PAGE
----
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I want make puzzle from photography. Before I make something more complicated I create simple image. At the now Knife tool is not exist so then how split / divide photograp based on paths?

 

On the example paradise island photo I want create 5 parts from them in 5 separate files. I'm stuck how divide photograph background when I draw lines. I try select all objects and use binary divide - is not working. I try put photograp inside rectangle then select all curves and use binary operation - nothing change too. I'm looking for way to make custom guide and split based on them too - I can't find this option.

 

I use AD 1.5.3.69. Could you suggest me any solution?

post-50654-0-21034000-1495644254_thumb.png

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i did it this way, create 5 closed shapes than copy the picture and paste inside (ctrl alt v) in each shape.

this is the result.

 

post-35341-0-34114600-1495646596_thumb.png

 

 

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Hi affi.usr,

 

You can convert the photo into curves and draw over to the pen a line that crosses it.

Select the line, "Expand the stroke". Then select the photo and the line and make "Divide" and delete the sections of the cutting line.

 

EDIT

 

Vous pouvez garder la portion centrale de la ligne, la copier et la coller pour l'associer à chaque morceau de la photo.

post-37692-0-32178300-1495646923_thumb.png

post-37692-0-22966900-1495647892_thumb.png

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i have tryed some more, and a puzzle can be made this way.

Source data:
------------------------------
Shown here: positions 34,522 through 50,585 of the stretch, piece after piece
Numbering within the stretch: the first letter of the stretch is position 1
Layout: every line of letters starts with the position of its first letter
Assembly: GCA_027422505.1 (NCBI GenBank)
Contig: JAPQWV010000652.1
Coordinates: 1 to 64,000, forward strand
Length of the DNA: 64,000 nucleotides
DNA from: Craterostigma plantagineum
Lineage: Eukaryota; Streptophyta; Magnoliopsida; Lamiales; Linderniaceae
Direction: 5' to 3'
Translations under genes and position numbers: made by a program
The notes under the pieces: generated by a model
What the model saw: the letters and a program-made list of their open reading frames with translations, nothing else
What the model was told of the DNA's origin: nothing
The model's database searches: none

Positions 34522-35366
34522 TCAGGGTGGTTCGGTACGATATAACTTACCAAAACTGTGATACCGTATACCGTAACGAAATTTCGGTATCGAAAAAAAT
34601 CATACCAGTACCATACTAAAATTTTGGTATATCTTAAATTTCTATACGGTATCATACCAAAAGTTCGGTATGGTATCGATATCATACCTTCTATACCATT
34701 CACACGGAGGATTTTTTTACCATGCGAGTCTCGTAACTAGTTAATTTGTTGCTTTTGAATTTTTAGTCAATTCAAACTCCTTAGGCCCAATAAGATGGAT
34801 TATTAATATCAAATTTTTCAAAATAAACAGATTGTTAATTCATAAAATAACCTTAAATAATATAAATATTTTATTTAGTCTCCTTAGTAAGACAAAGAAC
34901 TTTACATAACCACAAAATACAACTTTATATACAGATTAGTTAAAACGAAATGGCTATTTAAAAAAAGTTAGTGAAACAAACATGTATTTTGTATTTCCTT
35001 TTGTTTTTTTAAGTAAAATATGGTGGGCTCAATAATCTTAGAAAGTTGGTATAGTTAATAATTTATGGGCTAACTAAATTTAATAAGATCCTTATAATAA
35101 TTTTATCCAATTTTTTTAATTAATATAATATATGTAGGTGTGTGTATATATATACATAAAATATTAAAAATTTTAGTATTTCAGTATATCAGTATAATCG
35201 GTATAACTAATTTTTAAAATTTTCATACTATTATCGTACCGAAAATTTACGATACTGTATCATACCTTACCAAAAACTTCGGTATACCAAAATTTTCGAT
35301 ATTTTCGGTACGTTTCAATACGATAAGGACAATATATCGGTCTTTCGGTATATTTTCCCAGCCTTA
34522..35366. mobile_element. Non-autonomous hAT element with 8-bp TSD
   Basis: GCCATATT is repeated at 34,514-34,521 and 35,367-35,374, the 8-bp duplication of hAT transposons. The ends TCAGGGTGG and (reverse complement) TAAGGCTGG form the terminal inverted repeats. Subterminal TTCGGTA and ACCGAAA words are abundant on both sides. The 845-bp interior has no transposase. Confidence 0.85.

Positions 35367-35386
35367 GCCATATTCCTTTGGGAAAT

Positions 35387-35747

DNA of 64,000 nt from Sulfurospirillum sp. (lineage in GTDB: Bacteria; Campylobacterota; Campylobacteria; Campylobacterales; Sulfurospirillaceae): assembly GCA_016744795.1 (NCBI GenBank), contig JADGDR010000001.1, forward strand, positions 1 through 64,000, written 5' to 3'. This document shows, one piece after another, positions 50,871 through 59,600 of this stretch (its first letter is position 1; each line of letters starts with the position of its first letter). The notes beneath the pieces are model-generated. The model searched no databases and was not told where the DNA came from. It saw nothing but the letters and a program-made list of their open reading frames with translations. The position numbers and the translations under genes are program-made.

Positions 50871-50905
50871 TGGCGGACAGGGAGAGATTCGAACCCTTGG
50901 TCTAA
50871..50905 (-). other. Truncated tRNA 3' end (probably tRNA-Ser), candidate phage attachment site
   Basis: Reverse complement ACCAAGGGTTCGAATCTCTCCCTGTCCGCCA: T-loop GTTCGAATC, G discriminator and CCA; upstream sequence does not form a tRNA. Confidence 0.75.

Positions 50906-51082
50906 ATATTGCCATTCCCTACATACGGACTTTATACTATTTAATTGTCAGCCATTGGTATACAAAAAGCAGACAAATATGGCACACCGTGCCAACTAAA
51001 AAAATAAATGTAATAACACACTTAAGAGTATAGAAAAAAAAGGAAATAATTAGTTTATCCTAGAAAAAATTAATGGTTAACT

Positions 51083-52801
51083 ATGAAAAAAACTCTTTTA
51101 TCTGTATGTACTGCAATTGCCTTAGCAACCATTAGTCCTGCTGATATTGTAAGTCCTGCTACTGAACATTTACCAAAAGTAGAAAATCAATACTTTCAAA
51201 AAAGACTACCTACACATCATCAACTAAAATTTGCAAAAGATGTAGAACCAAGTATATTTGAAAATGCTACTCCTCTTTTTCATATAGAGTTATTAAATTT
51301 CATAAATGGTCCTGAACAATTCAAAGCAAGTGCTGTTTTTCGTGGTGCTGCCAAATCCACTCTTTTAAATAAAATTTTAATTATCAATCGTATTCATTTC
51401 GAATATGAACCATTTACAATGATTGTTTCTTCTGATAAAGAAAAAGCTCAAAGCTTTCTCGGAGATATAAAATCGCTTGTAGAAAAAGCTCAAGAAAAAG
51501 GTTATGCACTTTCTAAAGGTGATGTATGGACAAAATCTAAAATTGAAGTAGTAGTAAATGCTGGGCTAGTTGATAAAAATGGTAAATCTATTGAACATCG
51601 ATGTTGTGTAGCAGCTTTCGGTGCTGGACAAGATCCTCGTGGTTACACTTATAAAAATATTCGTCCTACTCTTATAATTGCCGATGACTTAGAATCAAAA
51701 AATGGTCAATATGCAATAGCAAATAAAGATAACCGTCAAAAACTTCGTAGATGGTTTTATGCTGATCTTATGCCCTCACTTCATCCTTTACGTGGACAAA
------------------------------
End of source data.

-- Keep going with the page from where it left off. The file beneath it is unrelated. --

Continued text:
attachicon.gifpuzzle3.png

How hard was it to create the puzzle shapes? Creating each one individually seems tedious.

All 3 1.10.6, & all 3 V2.03 Mac apps; 2020 iMac 27"; 3.8GHz i7, Radeon Pro 5700, 32GB RAM; macOS 10.15.7
Affinity Photo 
1.10.6; Affinity Designer 1.10.6; & all 3 V2 apps for iPad; 6th Generation iPad 32 GB; Apple Pencil; iPadOS 15.7

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Thank you guys! Yours answers are very helpfull.

 

I'm curious. Is a posibility in AD make custom guides from paths?

 

Hi affi.usr,

No, currently this is not possible. The best you can do is to group the objects you want to use as guides, lock the group and enable snapping to align other objects/elements with them.

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Hi affi.usr,

No, currently this is not possible. The best you can do is to group the objects you want to use as guides, lock the group and enable snapping to align other objects/elements with them.

 

Hi MEB,

 

thank you for your information. Custom guide is basic needed feature fx. distribution text based on the same value degree from center point paths. I hope that will be available soon.

 

*

 

I need some testing. I use reglico technique for test image posted on the first post and I have 4 parts, not 5 after divide. I use power duplicated to create path from center. Right horizontal line not splitting image. When my power supply come back I'll try and I'll write what I observed.

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Hi affi.usr,

 

To get 5 parts, draw a first line (red in my example), divide, move away the left part of the picture, draw a second stroke (blue) with the angle in the white part (out of the picture). Move the right side of the photo and draw the third stroke (green) from the white part between the cut pieces.